Weekly Devotion: All We See is Manna

Reading: Numbers 11:6

I have a confession to make. Sometimes I have these blessings that come my way, but I am not happy about them. I decide that God must have misheard me because He did not send what I asked for. Instead of recognizing that in His wisdom and sovereignty, He is sending me what I need instead of what I prayed for, I complain—loudly and often—about the injustice of it all. I was so relieved to see, right here in the black and white of scripture, that I am not the only one. 

In this chapter of Numbers, the Hebrew people have been freed from slavery by God, and led by Moses across the dry bed of the Red Sea with walls of water on both sides of them, then observed their pursuers’ demise. Now, instead of being thankful for their freedom and the promise of a land flowing with milk and honey after having been safely rescued from their captors, they longed for what they had back in Egypt. Back when they were abused and forced to work themselves to death, and threatened and in a constant state of anxiety. They had been fed with food sent straight from heaven— manna, provided to them every day, enough for every person— but they didn’t want it. The manna which looked like coriander seed and tasted like wafers made with honey, which they boiled and baked into cakes, was not what they wanted. 

It was what God provided. But it was not what they wanted. 

Numbers 11:5 says that the people remembered the fish they had in Egypt “at no cost”, and the cucumbers and melons and leeks and onions and garlic. The beginning of verse 6 says, “But now we have lost our appetite; we never see anything but this manna!”

They lost their appetite for the things that God provided to them, and they craved the things that they had in captivity. Like the fish “at no cost.” The fish that was paid for with hours of their lives, and blisters on their hands, and constant fear, and the absence of rest. This free fish had cost them everything, but they didn’t see it that way. All they saw was the predictability of captivity. Every day they knew what to expect. What they expected may have been abuse and hard work and oppression, but at least it was consistent. And in return, they had their fish and melons and cucumbers and garlic and onions and leeks. Now in this freedom? They had a moment by moment dependence on God. They had to trust the cloud by day and the pillar of fire by night. They had to trust that the manna would be present every day. They had to trust that bitter waters could be turned into something they could drink. And they had to accept that it would be there when they needed it because they could not store up or plan or prepare.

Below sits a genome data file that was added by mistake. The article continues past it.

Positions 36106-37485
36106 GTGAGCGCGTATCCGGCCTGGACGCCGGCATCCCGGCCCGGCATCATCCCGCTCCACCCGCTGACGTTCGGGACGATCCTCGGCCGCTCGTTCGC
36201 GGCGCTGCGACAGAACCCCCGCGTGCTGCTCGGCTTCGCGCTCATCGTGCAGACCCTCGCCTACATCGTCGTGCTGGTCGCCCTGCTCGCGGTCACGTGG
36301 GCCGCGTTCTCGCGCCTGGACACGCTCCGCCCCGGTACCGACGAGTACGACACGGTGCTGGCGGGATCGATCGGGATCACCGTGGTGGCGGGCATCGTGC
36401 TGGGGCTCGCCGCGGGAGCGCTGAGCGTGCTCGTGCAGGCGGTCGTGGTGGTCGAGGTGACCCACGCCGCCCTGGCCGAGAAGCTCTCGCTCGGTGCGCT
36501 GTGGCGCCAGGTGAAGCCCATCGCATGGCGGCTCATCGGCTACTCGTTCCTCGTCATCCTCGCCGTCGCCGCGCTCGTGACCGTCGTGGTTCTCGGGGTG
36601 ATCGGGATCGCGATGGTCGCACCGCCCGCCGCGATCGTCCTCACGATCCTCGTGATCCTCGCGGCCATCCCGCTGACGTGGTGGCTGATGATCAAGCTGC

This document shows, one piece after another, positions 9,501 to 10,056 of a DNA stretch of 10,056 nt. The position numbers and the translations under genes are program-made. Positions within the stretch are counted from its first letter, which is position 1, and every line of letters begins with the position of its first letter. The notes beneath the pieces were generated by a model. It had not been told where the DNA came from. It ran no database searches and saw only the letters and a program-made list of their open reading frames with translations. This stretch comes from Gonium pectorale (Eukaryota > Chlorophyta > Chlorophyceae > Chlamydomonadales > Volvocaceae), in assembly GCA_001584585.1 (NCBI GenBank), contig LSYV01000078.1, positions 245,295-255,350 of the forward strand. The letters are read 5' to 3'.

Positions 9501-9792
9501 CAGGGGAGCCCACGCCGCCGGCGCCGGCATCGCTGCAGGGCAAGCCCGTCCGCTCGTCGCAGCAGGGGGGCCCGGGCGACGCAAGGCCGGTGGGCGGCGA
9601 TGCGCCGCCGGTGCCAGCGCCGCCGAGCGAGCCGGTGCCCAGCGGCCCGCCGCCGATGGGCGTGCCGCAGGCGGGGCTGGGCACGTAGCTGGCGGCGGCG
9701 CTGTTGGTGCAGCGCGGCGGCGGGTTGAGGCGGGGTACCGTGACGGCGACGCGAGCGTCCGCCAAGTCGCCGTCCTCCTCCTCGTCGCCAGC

How many times have I done this? How many times have I looked around in my new freedom and longed for the security of my chains? When you are accustomed to oppression and all of the sudden you have freedom, it becomes intimidating. The wide open possibilities, instead of exhilarating, can sometimes feel overwhelming. The risks that before seemed exciting and manageable now seem like a stamp of certain failure. And so I look around at a whole new world, and I long for the old one. The one that felt safer by virtue of its familiarity even though it was a dangerous place for my soul. 

I see a new professional opportunity, and I long for the days when my old opportunity was as comfortable as a pair of broken in sweatpants. I see myself learning to hear God’s voice more clearly for myself, yet I long for the days when instead I could call my mom and ask her opinion or have her pray for God’s guidance for me. I’m seeing the manna everywhere I look, yet I have been guilty of despising this miracle provision because it did not feel as secure as the things feeding me before.  

God is shifting my perspective in recent weeks. I can see it, the transition from anger and grief and hurt and fear that comes with new beginnings, turning into a heart of gratitude and expectancy. God is changing my desires, shifting my appetite from the fish and produce of Egypt, to the manna He provides. It has not been a smooth transition, but it is one for which I am so grateful. 

I wonder if maybe some of what you see around you that doesn’t look like you wanted it to look and doesn’t taste like you think it should taste might be manna, and if maybe you need God to change your appetite. In His compassion for us He is willing to do just that. Ask Him today to help you to crave the manna He is sending your way more than you crave what you had in Egypt. It might not be what you wanted, but I am confident of this: it is exactly what you need. Everywhere you look, there’s manna. —Amanda 

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